Dangote Cement eyes Asia market

19 October 2016

A leading manufacturer of cement in Africa, Dangote, is hoping to move into the Asian market in the next decade.The company, which currently operates in over eight countries in Africa, plans to launch in South East Asia and Latin America once it is able to consolidate its operations in Africa.

The immediate targets in those regions are Nepal, Indonesia, Vietnam and Colombia, according to the director of the company’s Ibese factory in Nigeria, Armando Martinez Gallegos.

Gallegos ruled out the possibility of exporting to Europe or the USA, saying, “there are only two places in the world in which the construction and cement industry is growing; South East Asia and Africa”.

Dangote Cement has already announced plans of building a 3.0MTa facility in Nepal, from which it aims to export to India to feed the demand of neighbouring countries which lack limestone (the raw material for cement production).

According to the International Monetary Fund (IMF), the two South-Eastern countries Dangote is likely to move into are on track “for strong GDP growth”. It is interesting to note that the two countries collectively have a capacity of 154.5MTa of cement annually – Indonesia – 63.1 MTa & Vietnam – 91.4MTa. Vietnam has expressed concern that cement production will exceed demand. This means manufacturers in these countries are also seeking export markets.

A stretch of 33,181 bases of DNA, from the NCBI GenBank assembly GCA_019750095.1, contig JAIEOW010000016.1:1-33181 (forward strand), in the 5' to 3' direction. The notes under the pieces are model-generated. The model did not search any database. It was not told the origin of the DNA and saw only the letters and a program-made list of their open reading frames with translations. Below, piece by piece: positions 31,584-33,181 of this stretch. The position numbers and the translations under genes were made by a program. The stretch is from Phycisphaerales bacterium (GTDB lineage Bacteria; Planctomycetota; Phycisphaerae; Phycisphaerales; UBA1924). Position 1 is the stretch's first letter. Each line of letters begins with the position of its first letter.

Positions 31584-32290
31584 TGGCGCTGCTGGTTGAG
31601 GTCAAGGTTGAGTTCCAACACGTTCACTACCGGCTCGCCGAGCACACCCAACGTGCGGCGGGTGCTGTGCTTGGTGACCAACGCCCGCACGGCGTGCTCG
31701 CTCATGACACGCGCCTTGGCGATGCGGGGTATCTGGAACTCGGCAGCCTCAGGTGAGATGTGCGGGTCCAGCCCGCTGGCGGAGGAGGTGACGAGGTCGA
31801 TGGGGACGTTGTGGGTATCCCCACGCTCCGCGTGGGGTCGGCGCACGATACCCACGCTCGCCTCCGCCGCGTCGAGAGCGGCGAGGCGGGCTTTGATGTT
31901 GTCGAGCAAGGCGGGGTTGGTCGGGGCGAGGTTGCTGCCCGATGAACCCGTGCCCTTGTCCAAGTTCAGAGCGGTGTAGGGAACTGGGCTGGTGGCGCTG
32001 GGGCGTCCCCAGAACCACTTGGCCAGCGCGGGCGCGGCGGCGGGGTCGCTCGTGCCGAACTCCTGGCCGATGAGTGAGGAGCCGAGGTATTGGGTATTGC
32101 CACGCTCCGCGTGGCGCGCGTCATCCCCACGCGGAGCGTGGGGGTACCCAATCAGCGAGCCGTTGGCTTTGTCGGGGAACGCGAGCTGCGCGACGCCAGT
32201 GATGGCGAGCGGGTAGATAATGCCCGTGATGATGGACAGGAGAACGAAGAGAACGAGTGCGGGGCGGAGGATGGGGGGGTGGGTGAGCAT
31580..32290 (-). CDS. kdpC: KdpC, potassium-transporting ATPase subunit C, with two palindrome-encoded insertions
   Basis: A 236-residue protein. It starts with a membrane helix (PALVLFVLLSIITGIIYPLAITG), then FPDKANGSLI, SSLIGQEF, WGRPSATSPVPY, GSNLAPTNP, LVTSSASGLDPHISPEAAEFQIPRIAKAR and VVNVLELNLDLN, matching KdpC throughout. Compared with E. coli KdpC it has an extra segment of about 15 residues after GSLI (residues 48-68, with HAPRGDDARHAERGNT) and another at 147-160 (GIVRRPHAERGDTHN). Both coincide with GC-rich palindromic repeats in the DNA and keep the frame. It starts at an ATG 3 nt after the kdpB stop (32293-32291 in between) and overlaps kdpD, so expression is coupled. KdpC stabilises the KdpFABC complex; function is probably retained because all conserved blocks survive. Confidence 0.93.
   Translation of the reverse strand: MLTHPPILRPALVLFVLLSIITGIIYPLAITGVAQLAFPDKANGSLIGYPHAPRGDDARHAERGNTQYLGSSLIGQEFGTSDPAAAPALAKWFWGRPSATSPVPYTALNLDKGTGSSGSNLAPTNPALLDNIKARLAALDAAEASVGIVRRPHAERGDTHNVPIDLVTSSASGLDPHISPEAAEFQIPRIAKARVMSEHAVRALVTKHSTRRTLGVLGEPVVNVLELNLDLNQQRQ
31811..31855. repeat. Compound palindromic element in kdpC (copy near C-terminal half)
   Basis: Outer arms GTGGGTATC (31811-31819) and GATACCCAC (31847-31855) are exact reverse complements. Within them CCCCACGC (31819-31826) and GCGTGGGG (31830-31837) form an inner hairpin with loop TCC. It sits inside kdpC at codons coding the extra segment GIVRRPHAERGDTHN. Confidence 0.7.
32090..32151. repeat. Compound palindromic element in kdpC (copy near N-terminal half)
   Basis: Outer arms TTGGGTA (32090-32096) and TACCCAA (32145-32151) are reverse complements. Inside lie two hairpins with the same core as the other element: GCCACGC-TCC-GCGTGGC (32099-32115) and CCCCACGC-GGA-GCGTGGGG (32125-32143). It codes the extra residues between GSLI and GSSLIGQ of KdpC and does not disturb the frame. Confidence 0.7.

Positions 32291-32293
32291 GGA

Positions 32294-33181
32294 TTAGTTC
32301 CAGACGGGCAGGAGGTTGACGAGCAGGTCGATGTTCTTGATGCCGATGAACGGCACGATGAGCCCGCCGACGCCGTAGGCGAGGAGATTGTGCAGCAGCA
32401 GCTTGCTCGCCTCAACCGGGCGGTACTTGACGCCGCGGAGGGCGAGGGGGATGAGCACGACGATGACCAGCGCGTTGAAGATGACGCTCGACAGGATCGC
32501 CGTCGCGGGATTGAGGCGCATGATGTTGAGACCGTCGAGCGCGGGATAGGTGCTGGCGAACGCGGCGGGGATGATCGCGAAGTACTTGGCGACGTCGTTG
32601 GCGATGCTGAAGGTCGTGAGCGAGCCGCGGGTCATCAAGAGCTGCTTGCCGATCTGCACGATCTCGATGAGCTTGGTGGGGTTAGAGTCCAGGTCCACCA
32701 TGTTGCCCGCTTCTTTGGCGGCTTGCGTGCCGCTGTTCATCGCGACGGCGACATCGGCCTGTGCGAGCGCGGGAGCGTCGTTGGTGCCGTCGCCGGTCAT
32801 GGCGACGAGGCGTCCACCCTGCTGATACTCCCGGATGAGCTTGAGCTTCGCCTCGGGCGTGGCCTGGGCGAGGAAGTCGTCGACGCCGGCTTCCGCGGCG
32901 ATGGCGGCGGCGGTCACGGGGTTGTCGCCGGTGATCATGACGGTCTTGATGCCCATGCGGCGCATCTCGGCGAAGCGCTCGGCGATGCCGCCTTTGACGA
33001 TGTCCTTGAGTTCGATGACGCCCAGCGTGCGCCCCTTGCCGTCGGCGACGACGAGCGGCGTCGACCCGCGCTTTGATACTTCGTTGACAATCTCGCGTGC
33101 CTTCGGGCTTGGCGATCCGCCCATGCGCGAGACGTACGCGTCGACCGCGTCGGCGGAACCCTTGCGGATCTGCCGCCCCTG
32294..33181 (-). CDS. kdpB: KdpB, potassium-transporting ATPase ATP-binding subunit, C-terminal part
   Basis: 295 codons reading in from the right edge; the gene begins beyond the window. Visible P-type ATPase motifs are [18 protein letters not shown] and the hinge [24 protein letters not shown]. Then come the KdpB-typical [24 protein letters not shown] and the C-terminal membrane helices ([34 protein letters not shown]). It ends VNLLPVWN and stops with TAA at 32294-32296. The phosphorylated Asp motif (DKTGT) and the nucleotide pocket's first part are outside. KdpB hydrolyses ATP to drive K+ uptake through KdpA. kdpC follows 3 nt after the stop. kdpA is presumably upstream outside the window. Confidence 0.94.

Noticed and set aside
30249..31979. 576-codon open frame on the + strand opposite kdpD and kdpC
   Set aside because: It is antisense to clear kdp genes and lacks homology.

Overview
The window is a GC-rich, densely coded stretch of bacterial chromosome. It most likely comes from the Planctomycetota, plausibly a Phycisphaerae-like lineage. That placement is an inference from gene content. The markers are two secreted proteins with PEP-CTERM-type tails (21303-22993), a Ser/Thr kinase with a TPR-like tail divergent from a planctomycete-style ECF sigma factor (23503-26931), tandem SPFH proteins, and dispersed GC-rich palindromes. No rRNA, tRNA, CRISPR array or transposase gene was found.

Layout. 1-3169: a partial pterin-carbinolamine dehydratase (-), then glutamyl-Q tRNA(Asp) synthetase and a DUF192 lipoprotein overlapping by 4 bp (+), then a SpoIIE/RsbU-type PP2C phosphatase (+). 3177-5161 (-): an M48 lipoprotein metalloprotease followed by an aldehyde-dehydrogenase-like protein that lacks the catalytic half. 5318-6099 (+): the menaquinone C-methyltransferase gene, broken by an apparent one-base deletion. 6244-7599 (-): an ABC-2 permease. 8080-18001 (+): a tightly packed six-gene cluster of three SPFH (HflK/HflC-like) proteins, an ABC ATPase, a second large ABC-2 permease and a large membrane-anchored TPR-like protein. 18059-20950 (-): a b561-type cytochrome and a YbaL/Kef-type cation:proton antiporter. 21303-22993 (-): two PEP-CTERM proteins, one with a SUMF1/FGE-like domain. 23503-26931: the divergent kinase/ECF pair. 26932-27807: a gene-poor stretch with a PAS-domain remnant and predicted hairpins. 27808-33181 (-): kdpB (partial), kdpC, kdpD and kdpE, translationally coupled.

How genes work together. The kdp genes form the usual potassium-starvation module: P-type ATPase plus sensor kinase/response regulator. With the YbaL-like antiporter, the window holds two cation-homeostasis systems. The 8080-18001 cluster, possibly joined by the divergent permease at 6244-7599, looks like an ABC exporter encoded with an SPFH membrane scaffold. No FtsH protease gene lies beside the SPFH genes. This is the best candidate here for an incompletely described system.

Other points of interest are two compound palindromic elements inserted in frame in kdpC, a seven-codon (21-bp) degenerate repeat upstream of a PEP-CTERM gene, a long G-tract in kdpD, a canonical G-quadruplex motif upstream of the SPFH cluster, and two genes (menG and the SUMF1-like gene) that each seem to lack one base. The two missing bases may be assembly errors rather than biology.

Dangote Cement in Africa

Dangote is currently present in Zambia, Tanzania, South Africa, Sierra Leone, Senegal, Ethiopia, Ghana, Cote d’Ivoire, Congo, Senegal, Ethiopia, Cameroun and Nigeria. These comprise existing and planned operations. Between 2017 and 2019, full-fledged operations should commence in Liberia, Kenya, Mali, Niger, Zimbabwe and Nepal.

Per the company’s 2015 annual report, the total volume of cement sold was 18.9 million tons, representing a 35% increase over the previous year. With a capacity to produce 44 million tons per annum in the operational countries including Ghana, the company employs 14,289 people, most drawn from the communities within which the installations are situated.

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